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Lt. Gov. Murray, President Wilson highlight importance of STEM education, careers

STURBRIDGE - Delivering the keynote address at the University's sixth annual STEM Summit, Lieutenant Governor Tim Murray today said that encouraging more young people to study science, technology, engineering and mathematics and to pursue STEM careers is vital to the state's economic future.

"It is imperative for the Commonwealth to continue to promote STEM education and courses of study for our young people. By coming together for this summit and by improving coordination within the state, we will develop increased opportunities for students of all ages and also help us retain and attract businesses that need a highly skilled workforce," said Lt. Gov. Murray, who serves as chair of the recently created Governor's STEM Advisory Council.

Lt. Gov. Murray called for a heightened STEM focus as more than 500 attendees representing schools, colleges, employers, non-profit organizations, government agencies and other interested stakeholders gathered for STEM Summit VI: Ensuring the Pipeline.

The University of Massachusetts has a strong commitment to furthering STEM education and created the STEM Summit program as part of its overall effort to advance the Commonwealth's STEM Pipeline goals:

  • to dramatically increase student interest in and preparation for careers in STEM
  • to increase the number of highly-qualified teachers in STEM and provide them with timely professional development programs and support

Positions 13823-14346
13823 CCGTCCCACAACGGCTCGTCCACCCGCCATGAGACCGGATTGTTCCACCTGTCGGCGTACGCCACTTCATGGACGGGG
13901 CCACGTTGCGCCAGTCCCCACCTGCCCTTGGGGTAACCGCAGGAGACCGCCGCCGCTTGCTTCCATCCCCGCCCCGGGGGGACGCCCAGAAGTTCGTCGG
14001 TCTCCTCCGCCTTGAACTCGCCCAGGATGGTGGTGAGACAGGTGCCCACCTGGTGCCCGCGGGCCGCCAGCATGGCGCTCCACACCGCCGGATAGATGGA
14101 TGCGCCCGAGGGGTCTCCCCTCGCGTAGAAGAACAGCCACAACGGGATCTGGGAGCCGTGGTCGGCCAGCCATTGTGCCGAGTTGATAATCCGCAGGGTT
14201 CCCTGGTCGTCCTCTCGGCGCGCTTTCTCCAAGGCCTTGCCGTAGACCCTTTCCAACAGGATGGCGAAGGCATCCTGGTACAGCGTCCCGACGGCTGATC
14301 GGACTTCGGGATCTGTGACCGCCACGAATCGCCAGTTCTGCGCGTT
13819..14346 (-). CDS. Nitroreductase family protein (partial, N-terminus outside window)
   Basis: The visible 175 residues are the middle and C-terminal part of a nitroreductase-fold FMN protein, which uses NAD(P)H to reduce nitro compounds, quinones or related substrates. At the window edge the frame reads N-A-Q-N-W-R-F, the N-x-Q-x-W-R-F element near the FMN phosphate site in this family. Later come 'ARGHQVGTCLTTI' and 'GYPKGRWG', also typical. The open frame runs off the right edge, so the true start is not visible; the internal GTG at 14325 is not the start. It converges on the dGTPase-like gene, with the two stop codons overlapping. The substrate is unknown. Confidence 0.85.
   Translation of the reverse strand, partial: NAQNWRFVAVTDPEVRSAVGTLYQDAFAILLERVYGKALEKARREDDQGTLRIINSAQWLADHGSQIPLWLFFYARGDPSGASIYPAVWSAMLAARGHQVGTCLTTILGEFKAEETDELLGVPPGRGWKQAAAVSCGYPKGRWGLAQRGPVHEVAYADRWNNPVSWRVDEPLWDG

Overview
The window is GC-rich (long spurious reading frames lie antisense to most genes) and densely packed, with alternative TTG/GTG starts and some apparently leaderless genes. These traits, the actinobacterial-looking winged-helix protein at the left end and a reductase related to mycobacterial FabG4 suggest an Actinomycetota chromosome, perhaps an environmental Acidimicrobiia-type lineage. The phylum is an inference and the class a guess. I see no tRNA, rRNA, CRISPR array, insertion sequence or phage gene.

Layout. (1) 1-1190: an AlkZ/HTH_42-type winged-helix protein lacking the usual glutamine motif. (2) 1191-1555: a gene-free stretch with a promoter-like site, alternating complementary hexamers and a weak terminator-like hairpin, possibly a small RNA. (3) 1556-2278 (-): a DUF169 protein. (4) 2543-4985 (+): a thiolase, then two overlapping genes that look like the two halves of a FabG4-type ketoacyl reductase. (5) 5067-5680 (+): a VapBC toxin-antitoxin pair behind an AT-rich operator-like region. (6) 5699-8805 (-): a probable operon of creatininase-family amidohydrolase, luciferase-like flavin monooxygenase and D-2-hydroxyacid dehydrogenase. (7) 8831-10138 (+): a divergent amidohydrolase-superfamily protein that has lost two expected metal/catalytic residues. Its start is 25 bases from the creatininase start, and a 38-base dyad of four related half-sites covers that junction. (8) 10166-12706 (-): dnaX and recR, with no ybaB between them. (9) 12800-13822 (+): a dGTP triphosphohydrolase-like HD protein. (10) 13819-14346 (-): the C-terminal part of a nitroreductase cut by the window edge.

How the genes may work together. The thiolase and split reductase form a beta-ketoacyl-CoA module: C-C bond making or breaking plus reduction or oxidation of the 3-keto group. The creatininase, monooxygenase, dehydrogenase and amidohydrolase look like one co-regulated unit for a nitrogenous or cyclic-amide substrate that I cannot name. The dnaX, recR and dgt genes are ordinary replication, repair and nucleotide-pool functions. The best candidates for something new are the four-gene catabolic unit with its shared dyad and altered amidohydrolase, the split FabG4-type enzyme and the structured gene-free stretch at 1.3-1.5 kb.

• to increase the number of STEM programs in schools in Massachusetts.

Speaking at STEM Summit VI, UMass President Jack M. Wilson cited the University's longstanding commitment to furthering STEM education at all levels and noted, "All of us understand that today's students must possess high-level science, technology, engineering and math skills if they are to succeed in the global 21st century."

President Wilson also noted that the Patrick-Murray administration last week sent an important signal by establishing the Governor's Science, Technology, Engineering and Math Advisory Council. The new council will serve as a central advisory body, bringing together public- and private-sector stakeholders involved with STEM planning and programming, with the goal of increasing student interest in and preparation for careers in STEM.

President Wilson said: "I would like to recognize the Patrick-Murray Administration for making STEM an essential component of the state's education agenda. The University of Massachusetts is very glad to be part of this important initiative. And, we are especially pleased to welcome Lieutenant Governor Tim Murray, who is chairing the Governor's STEM Advisory Council."

STEM Summit VI, organized by the STEM Summit Planning Committee and the UMass Donahue Institute, also featured a follow-up meeting to the STEM Business Leaders Breakfast that was sponsored by the Massachusetts Business Roundtable.  Titled Tapping Massachusetts Potential Step II:  Advancing the STEM Movement Through A Leadership-Employer Alliance, the meeting built on the discussion begun in June and focused on the critical role STEM education plays in the future of the Massachusetts economy.

In addition, Joyce Plotkin, President Emerita, Massachusetts Technology Leadership Council, Inc., announced the introduction of a new career curriculum, Opening Minds to Math and Science: A Middle School Career Awareness Program. 

More information on STEM Summit VI can be found at  and by clicking on the links under STEM Summit VI. 

Contact: Robert P. Connolly, 774-455-7188


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